Transcutaneous Vagus Nerve Stimulation

Transcutaneous Vagus Nerve Stimulation (t-VNS) may help lower mechanical pain perception and increase the pressure pain threshold.

Transcutaneous Vagus Nerve Stimulation (t-VNS) may help lower mechanical pain perception and increase the pressure pain threshold, according to a study by researchers at the University of Regensburg.

The randomized, controlled study was spearheaded by Cerbomed coorporated, a medical device company, and researchers from the Clinic for Psychiatry and Psychotherapy of the University of Regensburg. The study focused on somatosensory pain processing and was led by Professor Dr. Peter Eichhammer and Dr. Volker Busch, who aimed to judge the pain-relieving effect of t-VNS.

In the context of the study, 48 healthy subjects underwent quantitative sensory testing (QST) with and without t-VNS activated on different days. A comprehensive comparative analysis was made of their perception of pain and pain sensitivity.

With t-VNS, there was a statistically significant and clinically relevant lowering of the mechanical pain perception and a rise in the pressure pain threshold. "Until now, the analgesic effect of vagus nerve stimulation has only been proven in animal experiments, and only occasionally observed in people with invasive vagus nerve stimulation," Busch said, in a press release. "Now, however, for the first time, this effect could be proven with t-VNS in a randomized, controlled study in humans."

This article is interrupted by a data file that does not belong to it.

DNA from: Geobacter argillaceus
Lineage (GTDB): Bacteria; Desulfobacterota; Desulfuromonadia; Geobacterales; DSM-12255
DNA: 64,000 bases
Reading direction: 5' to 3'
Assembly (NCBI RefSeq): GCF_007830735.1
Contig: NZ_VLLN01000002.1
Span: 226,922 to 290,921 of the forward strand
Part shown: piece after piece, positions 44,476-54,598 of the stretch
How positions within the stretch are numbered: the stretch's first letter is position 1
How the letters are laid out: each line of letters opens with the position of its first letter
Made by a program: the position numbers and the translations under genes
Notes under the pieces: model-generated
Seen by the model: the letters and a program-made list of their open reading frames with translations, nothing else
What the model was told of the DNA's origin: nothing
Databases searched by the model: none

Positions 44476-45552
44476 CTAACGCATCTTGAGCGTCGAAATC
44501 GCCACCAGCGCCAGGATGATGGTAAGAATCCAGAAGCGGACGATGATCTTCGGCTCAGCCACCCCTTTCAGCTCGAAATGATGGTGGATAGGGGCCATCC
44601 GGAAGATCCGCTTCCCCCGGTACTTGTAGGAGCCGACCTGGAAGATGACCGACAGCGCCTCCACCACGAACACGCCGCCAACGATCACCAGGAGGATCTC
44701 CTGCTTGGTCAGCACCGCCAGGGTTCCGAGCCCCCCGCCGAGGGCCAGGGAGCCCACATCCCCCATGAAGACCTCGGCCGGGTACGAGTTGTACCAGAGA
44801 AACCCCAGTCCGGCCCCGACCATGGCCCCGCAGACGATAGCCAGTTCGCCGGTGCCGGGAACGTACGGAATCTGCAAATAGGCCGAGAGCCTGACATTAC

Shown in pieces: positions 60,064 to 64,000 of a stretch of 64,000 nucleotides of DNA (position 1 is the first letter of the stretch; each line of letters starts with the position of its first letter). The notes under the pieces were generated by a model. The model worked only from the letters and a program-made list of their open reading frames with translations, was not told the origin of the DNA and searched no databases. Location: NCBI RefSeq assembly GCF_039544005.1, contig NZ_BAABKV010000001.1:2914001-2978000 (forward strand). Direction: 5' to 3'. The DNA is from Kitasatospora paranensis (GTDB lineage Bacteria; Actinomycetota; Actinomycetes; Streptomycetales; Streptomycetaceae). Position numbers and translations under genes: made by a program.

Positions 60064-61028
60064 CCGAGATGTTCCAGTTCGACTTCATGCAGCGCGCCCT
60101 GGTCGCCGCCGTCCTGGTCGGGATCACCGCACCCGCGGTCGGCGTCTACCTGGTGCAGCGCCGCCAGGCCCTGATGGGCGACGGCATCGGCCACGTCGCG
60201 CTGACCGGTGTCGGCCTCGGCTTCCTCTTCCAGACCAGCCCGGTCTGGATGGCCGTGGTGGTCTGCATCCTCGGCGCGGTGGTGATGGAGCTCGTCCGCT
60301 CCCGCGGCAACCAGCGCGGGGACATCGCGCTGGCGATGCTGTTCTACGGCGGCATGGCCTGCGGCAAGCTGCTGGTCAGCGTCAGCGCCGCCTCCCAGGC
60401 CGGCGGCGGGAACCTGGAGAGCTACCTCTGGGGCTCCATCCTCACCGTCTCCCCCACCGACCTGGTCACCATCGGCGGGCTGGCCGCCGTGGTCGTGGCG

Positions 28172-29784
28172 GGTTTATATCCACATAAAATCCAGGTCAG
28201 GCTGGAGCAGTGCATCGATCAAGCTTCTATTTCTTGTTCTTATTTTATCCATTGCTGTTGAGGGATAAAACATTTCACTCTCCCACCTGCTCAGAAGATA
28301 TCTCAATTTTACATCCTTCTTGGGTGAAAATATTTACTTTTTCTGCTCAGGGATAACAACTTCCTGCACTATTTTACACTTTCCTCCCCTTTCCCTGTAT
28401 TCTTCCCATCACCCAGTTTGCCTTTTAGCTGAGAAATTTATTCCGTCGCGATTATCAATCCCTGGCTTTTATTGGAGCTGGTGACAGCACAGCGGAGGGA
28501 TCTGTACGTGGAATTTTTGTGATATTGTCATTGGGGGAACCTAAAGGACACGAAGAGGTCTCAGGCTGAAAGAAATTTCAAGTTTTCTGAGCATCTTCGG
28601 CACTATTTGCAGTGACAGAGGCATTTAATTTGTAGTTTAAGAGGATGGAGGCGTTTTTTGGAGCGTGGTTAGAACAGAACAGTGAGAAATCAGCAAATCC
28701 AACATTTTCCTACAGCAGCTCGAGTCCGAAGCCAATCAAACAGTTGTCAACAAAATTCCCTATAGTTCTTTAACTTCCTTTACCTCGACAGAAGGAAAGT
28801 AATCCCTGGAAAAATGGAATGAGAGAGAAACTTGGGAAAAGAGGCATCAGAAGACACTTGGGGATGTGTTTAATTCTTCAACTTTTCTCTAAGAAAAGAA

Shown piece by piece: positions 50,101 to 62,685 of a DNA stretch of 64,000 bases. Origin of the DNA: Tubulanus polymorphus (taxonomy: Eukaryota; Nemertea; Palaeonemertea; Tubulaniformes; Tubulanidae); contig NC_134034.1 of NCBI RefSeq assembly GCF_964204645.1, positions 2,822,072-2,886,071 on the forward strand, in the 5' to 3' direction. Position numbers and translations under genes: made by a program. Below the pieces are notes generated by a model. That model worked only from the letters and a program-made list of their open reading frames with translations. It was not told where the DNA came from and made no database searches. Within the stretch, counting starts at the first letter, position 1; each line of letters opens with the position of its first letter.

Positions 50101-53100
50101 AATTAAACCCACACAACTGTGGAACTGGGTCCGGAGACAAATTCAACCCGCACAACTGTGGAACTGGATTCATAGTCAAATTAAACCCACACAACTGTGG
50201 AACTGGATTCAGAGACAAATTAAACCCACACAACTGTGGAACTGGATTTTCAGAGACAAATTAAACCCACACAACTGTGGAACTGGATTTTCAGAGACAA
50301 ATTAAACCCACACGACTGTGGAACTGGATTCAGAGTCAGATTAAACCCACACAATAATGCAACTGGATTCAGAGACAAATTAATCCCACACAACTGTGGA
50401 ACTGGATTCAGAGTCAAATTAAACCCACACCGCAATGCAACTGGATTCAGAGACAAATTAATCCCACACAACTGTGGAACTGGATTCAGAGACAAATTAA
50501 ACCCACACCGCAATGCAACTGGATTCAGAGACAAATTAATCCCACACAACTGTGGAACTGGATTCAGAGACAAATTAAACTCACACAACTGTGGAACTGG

Chronic pain affects about 20 to 25% of people today. Profesor Jens Ellrich, chief medical officer at cerbomed, explains that the great potential of an alternative treatment stems mainly from the current, often inadequate approach of drug-based therapies which have many undesirable side effects: "The results and findings from this preclinical study make planning further clinical studies into the therapy of chronic pain with t-VNS possible."

The results will be presented at the Joint Neuromodulation meeting of the Benelux Neuromodulation Society, taking place from Jan. 27 to 29, 2011 in Groningen, the Netherlands.

Transcutaneous electrical nerve stimulation directs mild electric pulses to the nerves in or around the treated area.

The Vagus nerve is the 10th cranial nerve and contains both afferent and efferent fibers. It has been shown to modulate mood and seizure control.

Cerbomed manufactures NEMOS, a t-VNS “intended for people suffering from various difficult to treat neurological and psychiatric diseases,” according to the website. The “lead indication” for the product is drug-resistant epilepsy.

It “consists of a small stimulation unit, and an electrode which the patient wears over his ear like a headphone.” The product “sends electrical impulses through the electrode, which stimulates a branch of the Nervus Vagus transcutaneously (non-invasively). The therapy runs for several hours a day, under the patient's autonomous control.”

Source: Cerbomed

--

Are the findings consistent with your knowledge of electric nerve stimulation? Leave a comment.